Neuroleptics - antipsychotics are used to treat behavioral symptoms in Alzheimer's patients, but their effectiveness is in question and there are some side-effects to be aware of.
Major tranquilizers (also known as neuroleptics or antipsychotics) are drugs that were originally developed to treat people with schizophrenia.
The use of major tranquilizers in people with dementia remains controversial and clinical trials are in progress to better determine their effectiveness. At the moment, none of these treatments are specifically licensed to treat people with dementia, although they are frequently prescribed to treat symptoms including agitation, delusions (disturbed thoughts and false beliefs), hallucinations (seeing and hearing things that are not there), sleep disturbance and aggression.
Effectiveness of Antipsychotics in Treating Alzheimer's Behavioral Symptoms
The extent to which these medications benefit patients is unclear, and opinions vary as to whether they are safe for this population. The results of phase 1 of the CATIE-AD NIMH (National Institute of Mental Health) study provide a first set of real-world effectiveness data where little existed before. Overall, data from this trial suggest:
- Although some atypical antipsychotic medications are modestly helpful for some patients, they are not effective for the majority of Alzheimer's patients with psychotic symptoms.
- Good clinical practice requires that medical or environmental causes for Alzheimer's-related agitation and aggression be ruled out and that behavioral interventions be considered before turning to antipsychotic medications.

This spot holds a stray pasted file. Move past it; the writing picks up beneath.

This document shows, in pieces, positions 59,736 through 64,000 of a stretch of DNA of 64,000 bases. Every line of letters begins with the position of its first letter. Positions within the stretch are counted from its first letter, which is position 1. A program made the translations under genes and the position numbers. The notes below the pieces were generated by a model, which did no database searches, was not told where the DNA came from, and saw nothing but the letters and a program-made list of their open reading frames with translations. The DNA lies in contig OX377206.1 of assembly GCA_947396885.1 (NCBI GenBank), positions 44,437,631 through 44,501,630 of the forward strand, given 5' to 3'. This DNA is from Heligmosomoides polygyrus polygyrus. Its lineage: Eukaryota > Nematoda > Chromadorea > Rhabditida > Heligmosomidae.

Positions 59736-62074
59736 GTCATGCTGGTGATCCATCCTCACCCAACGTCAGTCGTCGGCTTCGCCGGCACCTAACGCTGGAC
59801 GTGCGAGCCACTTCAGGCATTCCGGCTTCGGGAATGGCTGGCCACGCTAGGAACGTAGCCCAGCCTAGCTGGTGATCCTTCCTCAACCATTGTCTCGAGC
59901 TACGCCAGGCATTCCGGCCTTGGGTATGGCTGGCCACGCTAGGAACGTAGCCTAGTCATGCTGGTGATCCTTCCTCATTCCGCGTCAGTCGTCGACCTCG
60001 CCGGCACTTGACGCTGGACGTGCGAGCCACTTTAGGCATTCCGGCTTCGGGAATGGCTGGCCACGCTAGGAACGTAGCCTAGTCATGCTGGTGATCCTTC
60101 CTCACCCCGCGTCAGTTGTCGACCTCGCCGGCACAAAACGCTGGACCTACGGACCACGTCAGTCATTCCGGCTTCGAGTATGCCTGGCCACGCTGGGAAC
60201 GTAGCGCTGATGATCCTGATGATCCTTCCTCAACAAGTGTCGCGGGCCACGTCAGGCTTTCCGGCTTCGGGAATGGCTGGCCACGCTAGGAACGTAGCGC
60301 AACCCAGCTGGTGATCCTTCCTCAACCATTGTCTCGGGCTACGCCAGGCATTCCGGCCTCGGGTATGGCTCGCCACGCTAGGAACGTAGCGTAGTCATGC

- If an antipsychotic medication then is warranted, clinicians should closely monitor their Alzheimer's patients for intolerable side effects and potential safety concerns.
- Clinicians should be mindful of the limitations of these medications and weigh the risks against potential benefits.
Side-effects of neuroleptics and antipsychotics
- Side-effects include excessive sedation, dizziness, unsteadiness and symptoms that resemble those of Parkinson's disease (shakiness, slowness and stiffness of the limbs).
- Major tranquilizers may be particularly dangerous for people with dementia with Lewy bodies, possibly causing sudden death. If a person with dementia with Lewy bodies must be prescribed a major tranquilizer, it should be done with the utmost care, under constant supervision, and should be monitored regularly.
- A new generation of major tranquilizers may be less prone to produce troublesome side-effects, although some of these drugs (risperidone and olanzapine) have been determined to be unsuitable for use in people with dementia because of the high risk of stroke. So far, there is very little information about the possible risk of stroke with other drugs in this class, such as quetiapine; therefore, their use is not recommended at the moment.
- Whichever drug is used, treatment with major tranquilizers should be regularly reviewed and the dose reduced or the drug withdrawn if side-effects become unacceptable.
- Excessive sedation with major tranquilizers may reduce symptoms such as restlessness and aggression at the expense of reducing mobility and worsening confusion.
- Evidence is also beginning to accumulate to suggest that major tranquilizers may accelerate the rate of decline and disease progression in people with Alzheimer's, so there are particular concerns about the long term use of these drugs.
Anticonvulsant drugs, such as sodium valproate (Depakote) and carbamazepine, are sometimes also used to reduce aggression and agitation, as is the antidepressant drug trazodone.
- Devanand DP, Jacobs DM, Tang MX, et al. The course of psychopathologic features in mild to moderate Alzheimer disease. Archives of General Psychiatry 1997;54:257-63.
- The Quality of Antipsychotic Drug Prescribing in Nursing Homes, Becky A. Briesacher; M. Rhona Limcangco; Linda Simoni-Wastila; Jalpa A. Doshi; Suzi R. Levens; Dennis G. Shea; Bruce Stuart, Arch Intern Med. 2005;165:1280-12.
- NIMH: NIMH Perspective on Treating Alzheimer's Patients with Antipsychotic Medications, October 12, 2006.
- Created: 30 November 2008
- Last Updated: 22 July 2014